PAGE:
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What's the Deal with Sugar and My Heart?
Let's Talk HeartMost of us know that the consumption of sugar-laden foods can come with plenty of unwanted consequences, but we still want to know if sugar can be part of a healthy diet. Can we have our cake and eat it too?

What's the Deal with Sugar and My Heart?

Special Feature by Bret A. Witter, MD, FACC, FACP

Sugar ScienceIn my cardiology practice, patients often ask me questions like: How does sugar consumption affect my cardiovascular health? Is it really bad for me? Well, most of us know that the consumption of sugar-laden foods can come with plenty of unwanted consequences, but we still want to know if sugar can be part of a healthy diet. Can we have our cake and eat it too?

So, what is the deal with sugar? There does appear to be mounting scientific and medical evidence that sugar consumption contributes to an increase in inflammation in the arteries. Simply stated, blockages are formed in areas of inflammation, so it makes sense to avoid inflammation. Multiple indirect studies link high sugar levels with markers of inflammation and resistance to insulin. Insulin is the body’s way of counteracting high sugar. Obesity is also linked with markers of inflammation. There definitely is an association with obesity and diabetes, both of which increase heart risk. It is not clear if sugar is the direct culprit, but where there is smoke (sugar) there is likely fire.

Sugar FactsMore and more foods can be found promoting lower fat content, but be mindful that those foods are frequently endowed with plenty of added sugars to help tickle our taste buds. The foods with added sugars are generally less healthy than others, and products containing sugar and corn syrup--like candy and soda--are less healthy than their natural sugar counterparts.

The Labels
Hidden SugarsAs many of us have learned, regular food label inspections are essential to a healthy diet. Yet, even if armed with the best intentions, it can be difficult to calculate added sugars based on labeling information, alone, so here are some tips:
arrow Read the label to look for other names of sugar. Sugar names usually end with the letters "-ose.”
arrow Some popular examples you’ll see are: fructose, glucose, lactose, maltose and sucrose. Your watch list should also contain: high-fructose corn syrup, fruit juice concentrate, honey, malt sugar, molasses, raw sugar, sugar, syrup.
arrow Sad fact: For most American diets, sodas constitute a disproportionate amount of calories. As an example, a typical 12-ounce can of soda meets an average person’s total, daily maximum requirement for added sugar.

Did you know AHA recommendations? The Numbers: Three Recommendations by The American Heart Association
1) Added sugar: Aim for less than 100 calories a day for women, and 150 calories a day for men. That equates to 6 teaspoons of sugar for women and 9 teaspoons for men.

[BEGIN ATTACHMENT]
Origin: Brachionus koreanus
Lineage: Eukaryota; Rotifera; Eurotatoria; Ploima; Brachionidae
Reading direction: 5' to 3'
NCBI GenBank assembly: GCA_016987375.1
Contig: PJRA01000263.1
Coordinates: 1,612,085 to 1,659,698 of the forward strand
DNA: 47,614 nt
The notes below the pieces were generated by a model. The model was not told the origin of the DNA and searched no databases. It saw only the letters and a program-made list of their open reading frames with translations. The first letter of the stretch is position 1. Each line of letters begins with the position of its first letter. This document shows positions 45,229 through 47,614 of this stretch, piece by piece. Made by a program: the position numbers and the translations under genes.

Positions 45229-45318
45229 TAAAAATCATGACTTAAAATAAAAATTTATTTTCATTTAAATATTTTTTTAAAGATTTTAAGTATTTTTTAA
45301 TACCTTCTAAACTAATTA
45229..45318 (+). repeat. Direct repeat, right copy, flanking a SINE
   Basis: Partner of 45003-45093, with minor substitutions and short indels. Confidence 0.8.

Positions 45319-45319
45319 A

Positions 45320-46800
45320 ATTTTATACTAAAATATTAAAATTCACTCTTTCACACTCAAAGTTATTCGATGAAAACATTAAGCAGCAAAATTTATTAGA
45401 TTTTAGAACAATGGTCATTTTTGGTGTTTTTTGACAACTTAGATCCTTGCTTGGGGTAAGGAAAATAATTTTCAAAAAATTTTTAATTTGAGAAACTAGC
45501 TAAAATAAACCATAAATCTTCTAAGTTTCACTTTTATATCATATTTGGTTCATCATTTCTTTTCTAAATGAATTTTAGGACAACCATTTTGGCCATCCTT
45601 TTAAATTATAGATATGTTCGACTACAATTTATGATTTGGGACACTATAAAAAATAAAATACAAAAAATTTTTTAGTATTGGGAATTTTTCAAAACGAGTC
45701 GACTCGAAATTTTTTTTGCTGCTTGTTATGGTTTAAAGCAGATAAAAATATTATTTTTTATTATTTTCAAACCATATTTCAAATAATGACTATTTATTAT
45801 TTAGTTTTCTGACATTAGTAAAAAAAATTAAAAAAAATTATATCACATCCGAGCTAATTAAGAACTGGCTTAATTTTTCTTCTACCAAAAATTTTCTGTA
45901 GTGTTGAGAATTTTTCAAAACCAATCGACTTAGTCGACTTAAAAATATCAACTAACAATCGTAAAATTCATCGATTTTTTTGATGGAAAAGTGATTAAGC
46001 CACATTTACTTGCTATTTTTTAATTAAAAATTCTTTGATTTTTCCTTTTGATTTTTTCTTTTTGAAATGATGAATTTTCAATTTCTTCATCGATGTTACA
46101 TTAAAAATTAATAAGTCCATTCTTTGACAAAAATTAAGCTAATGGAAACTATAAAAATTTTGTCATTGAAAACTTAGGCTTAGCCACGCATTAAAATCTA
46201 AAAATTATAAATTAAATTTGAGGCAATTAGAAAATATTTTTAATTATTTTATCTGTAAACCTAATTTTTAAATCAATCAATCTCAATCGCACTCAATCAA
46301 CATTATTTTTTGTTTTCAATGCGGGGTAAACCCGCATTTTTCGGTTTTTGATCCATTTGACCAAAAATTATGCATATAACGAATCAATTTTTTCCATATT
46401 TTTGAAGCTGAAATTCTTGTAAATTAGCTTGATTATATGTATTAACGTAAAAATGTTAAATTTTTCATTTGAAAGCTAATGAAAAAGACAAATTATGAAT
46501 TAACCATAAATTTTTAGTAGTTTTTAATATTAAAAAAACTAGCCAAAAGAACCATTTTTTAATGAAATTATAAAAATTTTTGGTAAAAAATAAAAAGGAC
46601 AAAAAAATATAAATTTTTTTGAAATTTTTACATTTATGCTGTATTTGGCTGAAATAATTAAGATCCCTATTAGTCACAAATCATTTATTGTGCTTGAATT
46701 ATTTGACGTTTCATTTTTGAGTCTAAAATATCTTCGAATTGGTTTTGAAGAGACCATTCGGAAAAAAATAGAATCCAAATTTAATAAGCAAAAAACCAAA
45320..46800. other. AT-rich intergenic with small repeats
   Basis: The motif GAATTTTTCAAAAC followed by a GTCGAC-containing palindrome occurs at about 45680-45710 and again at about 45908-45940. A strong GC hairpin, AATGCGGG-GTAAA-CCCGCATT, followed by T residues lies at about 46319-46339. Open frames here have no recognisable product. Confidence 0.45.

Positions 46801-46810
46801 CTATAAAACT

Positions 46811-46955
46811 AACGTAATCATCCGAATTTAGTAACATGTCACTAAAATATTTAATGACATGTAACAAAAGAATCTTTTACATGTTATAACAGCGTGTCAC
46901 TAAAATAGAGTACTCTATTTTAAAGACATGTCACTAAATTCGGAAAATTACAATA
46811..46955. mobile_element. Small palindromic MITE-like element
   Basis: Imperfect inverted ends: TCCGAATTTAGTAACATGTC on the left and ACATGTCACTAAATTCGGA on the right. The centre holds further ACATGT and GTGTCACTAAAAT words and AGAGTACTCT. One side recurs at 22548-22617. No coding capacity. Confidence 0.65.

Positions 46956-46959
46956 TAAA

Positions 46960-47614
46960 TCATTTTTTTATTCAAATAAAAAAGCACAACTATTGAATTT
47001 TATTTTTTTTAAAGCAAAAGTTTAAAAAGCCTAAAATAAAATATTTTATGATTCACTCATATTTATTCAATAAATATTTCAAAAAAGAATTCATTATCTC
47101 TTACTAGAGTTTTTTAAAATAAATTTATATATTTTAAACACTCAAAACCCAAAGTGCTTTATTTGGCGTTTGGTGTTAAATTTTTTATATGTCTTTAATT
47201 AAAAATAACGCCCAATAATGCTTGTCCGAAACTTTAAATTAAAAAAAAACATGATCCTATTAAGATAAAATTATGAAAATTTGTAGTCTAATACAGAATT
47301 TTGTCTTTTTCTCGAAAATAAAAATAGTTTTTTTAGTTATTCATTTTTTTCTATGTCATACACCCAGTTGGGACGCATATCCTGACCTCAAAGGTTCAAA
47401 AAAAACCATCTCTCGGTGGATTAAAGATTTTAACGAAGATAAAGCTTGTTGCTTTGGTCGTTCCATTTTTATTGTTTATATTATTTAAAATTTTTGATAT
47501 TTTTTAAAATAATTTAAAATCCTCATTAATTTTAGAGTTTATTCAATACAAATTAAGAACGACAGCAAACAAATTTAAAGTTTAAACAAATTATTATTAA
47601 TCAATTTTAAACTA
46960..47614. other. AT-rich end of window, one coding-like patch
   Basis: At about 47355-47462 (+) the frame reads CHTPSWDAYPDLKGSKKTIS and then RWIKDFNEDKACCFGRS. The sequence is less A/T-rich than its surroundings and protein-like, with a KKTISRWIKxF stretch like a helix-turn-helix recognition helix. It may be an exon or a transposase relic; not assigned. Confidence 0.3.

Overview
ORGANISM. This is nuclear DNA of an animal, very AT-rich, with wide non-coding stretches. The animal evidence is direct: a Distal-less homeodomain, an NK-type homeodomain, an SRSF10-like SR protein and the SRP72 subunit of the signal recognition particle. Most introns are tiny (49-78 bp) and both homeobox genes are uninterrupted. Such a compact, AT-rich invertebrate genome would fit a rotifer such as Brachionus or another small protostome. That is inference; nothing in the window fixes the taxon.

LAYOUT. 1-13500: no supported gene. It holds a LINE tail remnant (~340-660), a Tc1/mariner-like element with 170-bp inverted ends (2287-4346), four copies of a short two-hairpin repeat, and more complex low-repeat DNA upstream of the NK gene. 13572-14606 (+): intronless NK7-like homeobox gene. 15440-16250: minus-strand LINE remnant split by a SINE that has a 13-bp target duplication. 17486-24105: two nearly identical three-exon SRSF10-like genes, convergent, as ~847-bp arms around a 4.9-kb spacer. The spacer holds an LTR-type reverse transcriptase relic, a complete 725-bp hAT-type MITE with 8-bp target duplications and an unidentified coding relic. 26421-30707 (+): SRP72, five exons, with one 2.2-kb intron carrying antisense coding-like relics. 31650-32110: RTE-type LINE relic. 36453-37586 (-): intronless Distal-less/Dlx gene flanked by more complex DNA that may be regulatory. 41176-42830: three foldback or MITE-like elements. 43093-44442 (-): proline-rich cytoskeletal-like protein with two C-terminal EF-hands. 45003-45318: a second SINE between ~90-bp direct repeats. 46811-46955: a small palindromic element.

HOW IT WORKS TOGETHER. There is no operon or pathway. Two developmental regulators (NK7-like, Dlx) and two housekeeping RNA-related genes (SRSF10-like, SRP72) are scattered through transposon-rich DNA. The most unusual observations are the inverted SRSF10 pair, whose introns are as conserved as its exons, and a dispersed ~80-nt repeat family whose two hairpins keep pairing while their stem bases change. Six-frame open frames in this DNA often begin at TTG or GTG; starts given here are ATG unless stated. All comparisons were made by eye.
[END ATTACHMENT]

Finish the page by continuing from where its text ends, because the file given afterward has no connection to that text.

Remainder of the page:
2) Sugar-sweetened beverages: Consume less than 450 calories a week. This is the equivalent of about 3 cans of soda (a week, not a day).
3) Sugar substitutes: Though they typically contain no calories, there is limited information to make very definitive recommendations. Small amounts are generally regarded as safe; however, excessive use is not recommended.

one can of soda a day Even Simpler Guidelines
Numbers are nice, but many of my patients don't want to be bothered calculating calories. If that sounds like you, here’s another way of looking at your diet:
arrow Plant-based foods should make up a significant portion of the diet. If it looks like it did when it came from the ground, it is probably good for you.
arrow Fresh fruits and vegetables are generally healthy, but remember many fruits do contain excessive amounts of sugar. Beware: Blended drinks--especially fruit-based smoothie recipes and commercially prepared versions--can include added sugar on top of naturally occurring amounts of sugar.
arrow In a nutshell, The American Heart Association recommends consuming a dietary pattern that emphasizes intake of vegetables, fruits and whole grains. A healthy diet should include low-fat dairy products, poultry, fish, legumes, non-tropical vegetable oils and nuts. It should limit the intake of sweets, sugar-sweetened beverages and red meats.

I hope all of you will be encouraged to go easy on your sugar consumption and keep your hearts strong and your lives naturally sweet through healthy diet, regular exercise and the best sweetener of all—much laughter.

Useful Web-based Resources:
www.sugarscience.org/
www.heart.org



This article was written by Bret A. Witter, MD, FACC, FACP. Dr. Witter is board certified in Internal Medicine, Cardiovascular Diseases and Cardiac Echocardiography. In addition to his full-time duties as a cardiologist and partner at Los Alamitos Cardiovascular, Dr. Witter is Assistant Clinical Professor at the David Geffen School of Medicine University of California, Los Angeles (UCLA). Learn more about Dr. Witter.

Let's Talk! Library

In addition to frequently participating as guest lecturers throughout the community, our cardiologists write articles for local and regional print and e-publications as well as for this website. We regulary update the list below with new health-related content, so check back often.


What's the Deal with Sugar and My Heart?/ Dr. Bret Witter/ March 2015

arrow FEATURED! Healthy Resolutions: The KIS(S) IT! Approach/ Dr. Stuart Fischer/ August 2014

Heart Attack / Dr. Robert S. Lee / January 2014

arrow FEATURED! Stroke Prevention / Dr. Bret A. Witter / May 2013

Women and Heart Disease / Dr. Steven T. Forman / February 2013

Caring for a Family Member with Heart Failure / Dr. Bret A. Witter / August 2013

Finding the Fountain of Youth / Dr. Steven T. Forman / September 2012

Exercise and Your Health / Dr. Steven T. Forman / December 2012

Making the Most Out of Your Office Visit / Staff / March 2012